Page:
Naked, by Benjamin Zephaniah, is an enjoyable and interesting collection of eleven tracks, consisting of a variety of vocal approaches and musical leanings. From an artist which has been exploring the relationship between performance poetry and the written word with contemporary music for a lot longer than the easily hateable Mike Skinner of The Streets, this is the ideal album to pick up if you're into your hip-hop, drum n base or garage, but also have a strong appreciation of lyricism and the conveying of opinions and messages.
Things begin with 'Uptown Downtown' in which Benjamin sings captivating verses and a very catchy chorus. The production is smooth, focused on light and mid tempo drum patterns which are later accompanied by atmospheric strings.
'Naked' is more of a spoken word affair, with the poet talking for seven minutes over a looped beat pattern which alongside synthesisers, provides an impressive soundscape that gels extremely well with the lyrical content. 'I wanna kill uneducated ignorance' is just one of many statement like lines.
'Superstar'begins with computerised sounds which burst into a hard and energetic affair which could pass as chilled drum n bass. The lyrics narrate the voice of a superstar and explores the view point.
'Touch' is built with great guitars and a gentle mixture of bongo type drums and strings. Reminiscent of 'Mind Sex' by Dead Prez in its message, the words air a desire of mental connection over the physical.
'Rong Radio Station' is a powerful commentary which touches upon a wide range of issues. Comprised of many spot on points, the narrative voice begins by talking about what happened to him as he tuned in to a not so good frequency. 'I've been reciting commercials to my girlfriend' is an early observation, which is followed by lines which get further away from the radio concept to comment on globalisation, donating to charity and perceptions of terrorism. After a minute of the track, the tempo undergoes a dramatic boost, as layers of impressive drum patterns and computer generated sounds kick in.
'Our Fathers' has more of a garage or 2 step vibe to it in comparison to the drum n base feeling of earlier tracks. Over a mixture of heavy drum slaps, piano, wind instruments and lots lots more, Benjamin loosely rhymes his way through verses which talk of people looking and searching for many things.
'Slow Motion' is economical on the lyrics side of things, although the few words that there are hit a message home powerfully, focusing on drawn out death or a situation of need, it explores the mentality of people towards it. The song clocks in at seven minutes, with the few lyrics and chorus stretched across array of inspiring rhythms and sounds.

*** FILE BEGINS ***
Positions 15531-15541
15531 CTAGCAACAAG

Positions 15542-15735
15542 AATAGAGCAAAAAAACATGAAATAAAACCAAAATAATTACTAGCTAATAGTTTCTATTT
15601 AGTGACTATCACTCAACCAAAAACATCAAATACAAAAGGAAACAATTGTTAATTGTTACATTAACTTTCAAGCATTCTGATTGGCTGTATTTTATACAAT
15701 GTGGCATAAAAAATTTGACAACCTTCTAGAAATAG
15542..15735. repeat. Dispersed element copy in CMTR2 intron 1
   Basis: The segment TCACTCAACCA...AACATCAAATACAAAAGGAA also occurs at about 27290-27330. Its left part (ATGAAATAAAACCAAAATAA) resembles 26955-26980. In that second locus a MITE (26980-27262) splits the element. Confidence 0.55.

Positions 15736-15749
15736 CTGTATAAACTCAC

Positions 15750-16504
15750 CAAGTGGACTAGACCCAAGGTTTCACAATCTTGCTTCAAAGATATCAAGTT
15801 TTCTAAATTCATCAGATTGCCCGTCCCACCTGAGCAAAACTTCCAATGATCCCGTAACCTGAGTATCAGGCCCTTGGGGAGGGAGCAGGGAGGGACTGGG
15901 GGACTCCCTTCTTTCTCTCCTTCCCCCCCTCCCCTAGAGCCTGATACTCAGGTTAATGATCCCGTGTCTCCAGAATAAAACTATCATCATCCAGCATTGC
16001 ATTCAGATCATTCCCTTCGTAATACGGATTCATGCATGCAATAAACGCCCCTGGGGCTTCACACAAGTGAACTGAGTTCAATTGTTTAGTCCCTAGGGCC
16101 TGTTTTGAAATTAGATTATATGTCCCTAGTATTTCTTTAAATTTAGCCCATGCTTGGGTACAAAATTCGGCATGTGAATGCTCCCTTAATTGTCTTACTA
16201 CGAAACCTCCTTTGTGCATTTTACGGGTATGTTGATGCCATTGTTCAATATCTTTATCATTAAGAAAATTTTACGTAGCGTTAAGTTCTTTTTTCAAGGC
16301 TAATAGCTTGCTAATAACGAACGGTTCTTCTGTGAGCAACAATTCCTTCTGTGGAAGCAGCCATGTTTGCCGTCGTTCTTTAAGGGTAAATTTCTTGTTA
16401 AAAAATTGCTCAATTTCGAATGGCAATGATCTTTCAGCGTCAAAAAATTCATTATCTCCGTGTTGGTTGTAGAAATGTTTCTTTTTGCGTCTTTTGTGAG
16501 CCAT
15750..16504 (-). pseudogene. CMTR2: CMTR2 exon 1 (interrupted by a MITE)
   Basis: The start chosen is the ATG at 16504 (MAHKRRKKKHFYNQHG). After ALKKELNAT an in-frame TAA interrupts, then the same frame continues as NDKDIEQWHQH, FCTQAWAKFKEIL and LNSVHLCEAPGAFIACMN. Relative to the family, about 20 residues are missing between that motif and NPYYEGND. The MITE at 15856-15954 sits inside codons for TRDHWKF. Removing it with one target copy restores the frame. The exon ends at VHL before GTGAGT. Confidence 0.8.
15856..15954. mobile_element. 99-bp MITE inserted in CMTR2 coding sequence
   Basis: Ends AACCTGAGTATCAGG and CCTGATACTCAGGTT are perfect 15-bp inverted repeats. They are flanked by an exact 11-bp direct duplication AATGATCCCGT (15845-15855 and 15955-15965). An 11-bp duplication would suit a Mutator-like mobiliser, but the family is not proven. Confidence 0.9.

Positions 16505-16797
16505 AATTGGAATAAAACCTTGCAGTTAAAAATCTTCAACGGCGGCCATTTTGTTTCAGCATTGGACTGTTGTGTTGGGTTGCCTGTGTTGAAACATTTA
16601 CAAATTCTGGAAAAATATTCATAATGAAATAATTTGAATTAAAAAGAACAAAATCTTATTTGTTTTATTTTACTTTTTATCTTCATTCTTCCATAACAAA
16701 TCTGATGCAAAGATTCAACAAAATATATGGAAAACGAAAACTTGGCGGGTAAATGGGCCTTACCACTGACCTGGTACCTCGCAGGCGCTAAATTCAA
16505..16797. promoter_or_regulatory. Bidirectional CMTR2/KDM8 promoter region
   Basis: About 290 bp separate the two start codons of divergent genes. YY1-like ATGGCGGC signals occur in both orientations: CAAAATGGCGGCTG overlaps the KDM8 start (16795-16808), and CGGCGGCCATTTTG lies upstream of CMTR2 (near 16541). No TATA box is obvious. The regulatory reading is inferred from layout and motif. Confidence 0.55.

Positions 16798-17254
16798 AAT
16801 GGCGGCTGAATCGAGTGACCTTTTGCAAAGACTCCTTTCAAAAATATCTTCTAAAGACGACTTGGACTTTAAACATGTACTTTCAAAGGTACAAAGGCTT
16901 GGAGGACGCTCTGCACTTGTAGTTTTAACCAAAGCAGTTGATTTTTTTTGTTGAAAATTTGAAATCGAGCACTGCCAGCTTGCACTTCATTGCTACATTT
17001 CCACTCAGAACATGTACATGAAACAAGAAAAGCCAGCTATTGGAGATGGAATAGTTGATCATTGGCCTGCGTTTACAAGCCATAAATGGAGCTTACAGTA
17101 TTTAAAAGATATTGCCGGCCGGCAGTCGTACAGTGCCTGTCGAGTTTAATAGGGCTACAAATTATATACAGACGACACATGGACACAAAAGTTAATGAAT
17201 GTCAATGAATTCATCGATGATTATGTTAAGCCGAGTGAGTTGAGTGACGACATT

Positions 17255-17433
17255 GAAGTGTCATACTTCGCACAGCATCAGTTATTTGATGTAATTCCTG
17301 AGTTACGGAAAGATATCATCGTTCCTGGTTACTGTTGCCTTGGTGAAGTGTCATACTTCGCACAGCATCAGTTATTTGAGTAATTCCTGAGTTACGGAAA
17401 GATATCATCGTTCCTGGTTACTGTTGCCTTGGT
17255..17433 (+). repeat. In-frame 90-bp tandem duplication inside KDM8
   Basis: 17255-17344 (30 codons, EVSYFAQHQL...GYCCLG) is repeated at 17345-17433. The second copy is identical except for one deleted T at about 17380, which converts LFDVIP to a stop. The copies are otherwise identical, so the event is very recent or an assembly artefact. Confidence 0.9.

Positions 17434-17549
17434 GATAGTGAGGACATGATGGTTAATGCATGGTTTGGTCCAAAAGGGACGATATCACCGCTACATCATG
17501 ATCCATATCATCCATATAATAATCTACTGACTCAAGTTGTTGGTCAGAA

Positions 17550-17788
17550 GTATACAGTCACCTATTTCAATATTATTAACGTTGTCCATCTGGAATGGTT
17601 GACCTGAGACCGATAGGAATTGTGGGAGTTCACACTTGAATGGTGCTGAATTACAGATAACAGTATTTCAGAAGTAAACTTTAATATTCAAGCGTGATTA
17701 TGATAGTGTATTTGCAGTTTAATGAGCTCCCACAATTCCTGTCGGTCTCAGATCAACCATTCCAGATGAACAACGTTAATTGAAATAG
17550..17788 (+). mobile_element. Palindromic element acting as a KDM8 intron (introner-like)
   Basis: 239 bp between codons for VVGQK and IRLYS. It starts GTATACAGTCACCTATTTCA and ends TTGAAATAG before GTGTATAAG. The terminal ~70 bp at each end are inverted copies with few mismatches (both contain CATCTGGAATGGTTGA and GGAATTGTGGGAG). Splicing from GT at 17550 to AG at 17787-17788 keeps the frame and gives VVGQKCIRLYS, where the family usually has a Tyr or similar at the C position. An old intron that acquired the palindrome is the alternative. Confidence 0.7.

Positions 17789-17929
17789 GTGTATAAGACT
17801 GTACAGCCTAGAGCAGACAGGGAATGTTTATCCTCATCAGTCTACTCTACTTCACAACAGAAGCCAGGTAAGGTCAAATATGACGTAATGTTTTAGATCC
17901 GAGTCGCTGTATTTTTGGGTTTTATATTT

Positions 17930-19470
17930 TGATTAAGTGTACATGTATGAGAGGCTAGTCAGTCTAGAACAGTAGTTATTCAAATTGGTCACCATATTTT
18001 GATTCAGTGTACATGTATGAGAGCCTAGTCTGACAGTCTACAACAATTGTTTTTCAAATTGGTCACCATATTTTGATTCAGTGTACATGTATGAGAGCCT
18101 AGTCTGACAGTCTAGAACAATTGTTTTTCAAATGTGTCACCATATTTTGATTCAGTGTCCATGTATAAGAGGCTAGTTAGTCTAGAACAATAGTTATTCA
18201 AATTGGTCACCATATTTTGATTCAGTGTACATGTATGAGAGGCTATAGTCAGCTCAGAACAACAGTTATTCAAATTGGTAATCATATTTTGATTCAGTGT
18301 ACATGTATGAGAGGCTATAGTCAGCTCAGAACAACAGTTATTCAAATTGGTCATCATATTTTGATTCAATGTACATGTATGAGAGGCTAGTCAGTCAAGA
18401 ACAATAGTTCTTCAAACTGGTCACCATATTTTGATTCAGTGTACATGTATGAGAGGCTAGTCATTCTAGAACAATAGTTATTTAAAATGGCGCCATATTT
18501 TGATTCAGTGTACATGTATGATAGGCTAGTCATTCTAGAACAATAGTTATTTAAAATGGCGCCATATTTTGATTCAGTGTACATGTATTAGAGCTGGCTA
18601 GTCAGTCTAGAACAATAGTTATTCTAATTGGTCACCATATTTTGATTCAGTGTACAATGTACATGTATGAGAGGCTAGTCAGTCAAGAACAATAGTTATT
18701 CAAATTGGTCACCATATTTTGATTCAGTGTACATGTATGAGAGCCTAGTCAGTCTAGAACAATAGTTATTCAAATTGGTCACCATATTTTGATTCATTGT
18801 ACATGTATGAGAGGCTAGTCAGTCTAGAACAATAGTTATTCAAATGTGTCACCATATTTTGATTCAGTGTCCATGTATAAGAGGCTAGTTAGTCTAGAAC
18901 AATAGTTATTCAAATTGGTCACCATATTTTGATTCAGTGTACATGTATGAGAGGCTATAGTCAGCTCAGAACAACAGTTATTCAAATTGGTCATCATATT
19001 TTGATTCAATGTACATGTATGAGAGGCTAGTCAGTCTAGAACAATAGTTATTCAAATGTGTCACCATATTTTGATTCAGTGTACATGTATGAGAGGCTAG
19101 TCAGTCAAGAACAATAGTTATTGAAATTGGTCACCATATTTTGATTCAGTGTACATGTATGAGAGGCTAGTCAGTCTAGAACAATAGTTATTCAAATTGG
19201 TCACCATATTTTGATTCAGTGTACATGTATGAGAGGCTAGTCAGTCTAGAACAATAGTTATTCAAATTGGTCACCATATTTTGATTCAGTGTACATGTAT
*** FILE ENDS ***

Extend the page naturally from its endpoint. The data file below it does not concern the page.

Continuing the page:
'Responsible' features layered female vocals in the chorus, which work well sandwiched within three moody verses that talk to the listener, telling them they need to get 'in touch wid yu senses' and that 'Yu better check yu history and let yu knowledge grow'.
'Home Sick' is of a stripped down approach to the production, which is similar to a slowed down version of 'Jugganaught' by Tommy Evans. Deep brass instrument, some high pitched saxophone and strings yet again create a laid back and easy listening few minutes.
'Genetics' hears Benjamin coming as close to full out rapping as he does on the album. Through sharp and short lines, he puts forth a character study. His opinion of which is evident through his delivery. 'You see devils in your cornflakes' and 'There's coffee in your rain' seem to take subtle digs at a particular life style of those that have 'base lines out of tune'.
'Things We Say' contains uplifting and positive lines of poetry which suit the music incredibly. 'Put your ear to the ground and listen to the sound of your ancestors singing in the fields' and 'Put your shoulder to the wheel and push forward ever, Backward never, backward never, oh no' are two of many stand out lines.
The album artwork is taken from graffiti artist Banky's website, and latest pocket book 'Cut It Out' and suits the white sheets of lyrics smartly.
On a first listening, for an audience unacquainted with the voice of the artist- a mixture of Caribbean and Birmingham accents, some of the lyrical deliveries may take some getting used to, but it's something which grows on you and which gets more entertaining as time goes on. In the end, the listener sceptical or wary of the voice, is likely to love it.